The opinion of the court was delivered by: KNIGHT
This is an application to review an order of the special master entered May 2, 1940, directing the Genesee Valley Trust Company to pay over to the trustee herein the sum of $4,219.91 claimed to have been unlawfully withdrawn from an account of the trustee with the Genesee Valley Trust Company.
An adjudication of bankruptcy herein was made on March 5, 1935. The Genesee Valley Trust Company (a banking corporation -- hereinafter called bank) was a creditor of the bankrupt in the amount of $17,175, holding as security warehouse receipts purporting to cover 20,000 gallons of wine. The bank was not in a position to sell its collateral. In order to realize on this collateral and determine the value of the security to establish its general claim against the estate, if any, the bank made an agreement in writing with the trustee of the bankrupt whereby it authorized the trustee to prepare for sale and to sell such wine. This agreement, among other things, provided that, after the expenses of storing, preparing and selling the wine had been paid, $ .75 per gallon should be paid to the bank and the balance into the estate. The agreement refers to an interest in the estate of 2,000 gallons, apart from the 20,000 gallons, but the record does not disclose any other evidence of any interest, and the aggregate of all the wine did not exceed 20,000 gallons.
This agreement is purported to have been approved by the referee in bankruptcy, and assumedly the intention of the parties was to proceed under the provisions of Section 57, sub. h, of the Bankruptcy Act, 11 U.S.C.A. § 93, sub. h. The trustee proceeded to carry out the terms of the agreement, selling a part of the wine at various times and in various quantities. The sale resulted disastrously financially. The total proceeds from the sale were $4,219.91 less than the expenses of the sale.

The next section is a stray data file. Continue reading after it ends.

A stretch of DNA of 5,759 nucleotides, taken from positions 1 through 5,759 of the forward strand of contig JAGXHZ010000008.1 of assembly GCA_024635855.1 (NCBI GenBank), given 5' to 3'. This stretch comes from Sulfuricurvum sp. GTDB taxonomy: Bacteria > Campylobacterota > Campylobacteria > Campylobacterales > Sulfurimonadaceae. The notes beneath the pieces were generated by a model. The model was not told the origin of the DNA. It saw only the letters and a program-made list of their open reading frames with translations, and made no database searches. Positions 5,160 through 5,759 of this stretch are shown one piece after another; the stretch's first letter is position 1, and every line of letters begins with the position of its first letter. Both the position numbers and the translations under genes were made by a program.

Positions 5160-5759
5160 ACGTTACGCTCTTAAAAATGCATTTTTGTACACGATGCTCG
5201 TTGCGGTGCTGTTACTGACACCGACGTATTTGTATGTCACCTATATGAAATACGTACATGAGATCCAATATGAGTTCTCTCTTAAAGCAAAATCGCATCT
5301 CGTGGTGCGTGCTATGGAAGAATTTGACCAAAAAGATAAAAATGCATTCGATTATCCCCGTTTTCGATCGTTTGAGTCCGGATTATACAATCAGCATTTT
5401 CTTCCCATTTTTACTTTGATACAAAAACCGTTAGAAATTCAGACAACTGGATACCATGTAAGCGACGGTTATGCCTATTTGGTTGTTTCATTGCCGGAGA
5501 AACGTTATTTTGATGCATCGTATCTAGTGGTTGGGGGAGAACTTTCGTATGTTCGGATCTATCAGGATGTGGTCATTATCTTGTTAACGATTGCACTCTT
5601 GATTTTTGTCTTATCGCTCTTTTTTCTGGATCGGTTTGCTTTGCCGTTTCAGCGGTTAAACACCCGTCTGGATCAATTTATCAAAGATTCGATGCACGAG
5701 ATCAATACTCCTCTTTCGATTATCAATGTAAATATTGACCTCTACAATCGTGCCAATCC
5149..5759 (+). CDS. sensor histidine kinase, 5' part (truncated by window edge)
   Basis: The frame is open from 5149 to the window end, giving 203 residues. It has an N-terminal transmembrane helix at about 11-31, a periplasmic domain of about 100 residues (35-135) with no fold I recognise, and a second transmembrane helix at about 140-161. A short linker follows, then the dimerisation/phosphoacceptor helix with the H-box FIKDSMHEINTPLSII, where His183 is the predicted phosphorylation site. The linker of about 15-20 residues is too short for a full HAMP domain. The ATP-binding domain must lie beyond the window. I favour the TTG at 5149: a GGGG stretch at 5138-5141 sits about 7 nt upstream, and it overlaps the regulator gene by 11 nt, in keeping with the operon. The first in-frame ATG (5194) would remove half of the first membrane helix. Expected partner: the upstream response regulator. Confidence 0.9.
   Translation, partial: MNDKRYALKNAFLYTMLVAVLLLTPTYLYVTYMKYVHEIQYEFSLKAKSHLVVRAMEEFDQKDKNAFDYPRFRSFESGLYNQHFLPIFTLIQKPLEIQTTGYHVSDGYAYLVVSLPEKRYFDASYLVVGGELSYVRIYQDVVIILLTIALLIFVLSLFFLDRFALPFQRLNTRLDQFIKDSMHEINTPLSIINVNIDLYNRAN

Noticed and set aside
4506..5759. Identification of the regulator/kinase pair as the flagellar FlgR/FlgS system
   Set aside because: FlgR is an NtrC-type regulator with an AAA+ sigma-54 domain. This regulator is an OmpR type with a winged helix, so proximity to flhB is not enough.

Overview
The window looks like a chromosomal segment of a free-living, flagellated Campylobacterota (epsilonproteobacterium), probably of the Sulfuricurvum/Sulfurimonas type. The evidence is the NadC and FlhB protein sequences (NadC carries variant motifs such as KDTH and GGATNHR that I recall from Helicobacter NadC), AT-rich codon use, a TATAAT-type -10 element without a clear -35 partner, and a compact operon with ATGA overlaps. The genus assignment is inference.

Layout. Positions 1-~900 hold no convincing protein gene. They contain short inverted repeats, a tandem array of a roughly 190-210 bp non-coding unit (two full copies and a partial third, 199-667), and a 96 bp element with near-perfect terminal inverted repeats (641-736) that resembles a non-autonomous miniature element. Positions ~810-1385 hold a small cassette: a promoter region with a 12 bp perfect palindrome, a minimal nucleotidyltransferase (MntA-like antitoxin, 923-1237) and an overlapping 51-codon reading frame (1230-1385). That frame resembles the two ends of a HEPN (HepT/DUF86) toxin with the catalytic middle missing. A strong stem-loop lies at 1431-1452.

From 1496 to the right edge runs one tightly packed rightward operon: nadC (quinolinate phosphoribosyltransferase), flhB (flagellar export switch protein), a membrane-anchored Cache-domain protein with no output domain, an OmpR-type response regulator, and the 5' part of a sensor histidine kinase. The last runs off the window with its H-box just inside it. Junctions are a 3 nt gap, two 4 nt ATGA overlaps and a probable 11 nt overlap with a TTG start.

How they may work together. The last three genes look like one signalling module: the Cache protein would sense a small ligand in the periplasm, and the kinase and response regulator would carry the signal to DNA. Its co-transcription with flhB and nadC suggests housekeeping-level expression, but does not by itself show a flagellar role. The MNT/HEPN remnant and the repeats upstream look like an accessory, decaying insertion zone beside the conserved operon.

The bank was a duly authorized depository for bankruptcy funds. Prior to the making of said agreement, the trustee had on deposit with the bank funds of the estate. Shortly after the agreement was made he set up in the bank a separate account. This latter account carried only credits and charges arising out of the agreement. The general deposit account was designated as "Account No. 1" and the special account as "Account No. 2." From time to time there were insufficient funds in "Account No. 2" to meet the expenses incident to the sale of the wine. Checks, however, to meet all expenses were drawn by the trustee. Checks aggregating $4,340.36 were issued by the trustee on account of these expenses and were paid out of "Account No. 1." It is the claim of the trustee that, with the exception of three checks aggregating $700 concerning which it is claimed there was a special arrangement made for its withdrawal from Account No. 1, and for repayment, all checks in Account No. 2, bore the endorsement thereon "Account No. 2" when issued. It is quite obvious, and it is not denied, that the bank had full knowledge of the purpose of setting up "Account No. 2" and its distinction from the general "Account No. 1." It is the contention, however, of the bank that when these checks on account of the wine sale expenses were turned in at the bank none bore the endorsement "Account No. 2" and that endorsements as they now appear were made after they were deposited and paid. There is a clear dispute upon are circumstances shown which go to support the contention of the bank as to some of these checks. I have particularly in mind the checks bearing the red ink endorsement of an accountant and certain checks showing the account endorsement in close proximity to a bank date endorsement. With the exception of three checks aggregating $198, issued when the referee was absent from his office, all are countersigned by the referee in bankruptcy, and both he and the trustee testified that all checks in evidence bearing the endorsement "Account No. 2" bore such endorsement when issued. There is in the record proof of other facts and circumstances supporting this testimony. Upon the disputed question, the master has found that these questioned checks bore the endorsement "Account No. 2" when issued, and this finding has ample support in the evidence. However, this finding is not decisive or necessary in determining the issue here. No notice was given the creditors, either of a proposed agreement authorizing the trustee to sell or of any sale. The importance of notice has long been recognized, and the mandatory provision of Section 58, sub. a(4) of the Bankruptcy Act, 11 U.S.C.A. § 94, sub. a(4) shows that it is absolutely essential. The necessity of notice is the same whether there is to be a public auction or private sale, or whether the sale is to be subject to liens or free therefrom. Remington on Bankruptcy, Vol. 6, section 2539; Allgair v. Wm. F. Fisher & Co., 3 Cir., 143 F. 962; In re Nevada-Utah Mines & Smelters Corp., D.C., 198 F. 497; In re Lake Champlain Pulp & Paper Corp., D.C., 20 F.2d 425. The amendment of 1938 provides that the court "may, upon cause shown, shorten such time or order an immediate sale without notice." This doubtless was in instances where property is of a perishable nature. Some considerable time after the execution of the agreement the referee made the order purporting to approve it. The order was based upon the agreement alone. No cause was shown why notice should not be given the creditors and, indeed, it would seem from the situation as presented by the evidence that there was ample time in which to give notice. Here it is sought to charge the estate with all of the deficit on the sale, although it received no value from the sale. It is pointed out in Remington on Bankruptcy, vol. 6, section 2539, that notice is not required where a pledgee sells or where the trustee acts for the pledgees in making the sale. If the trustee herein under this agreement acted as the agent of the pledgee, the estate can not be held to respond for any loss.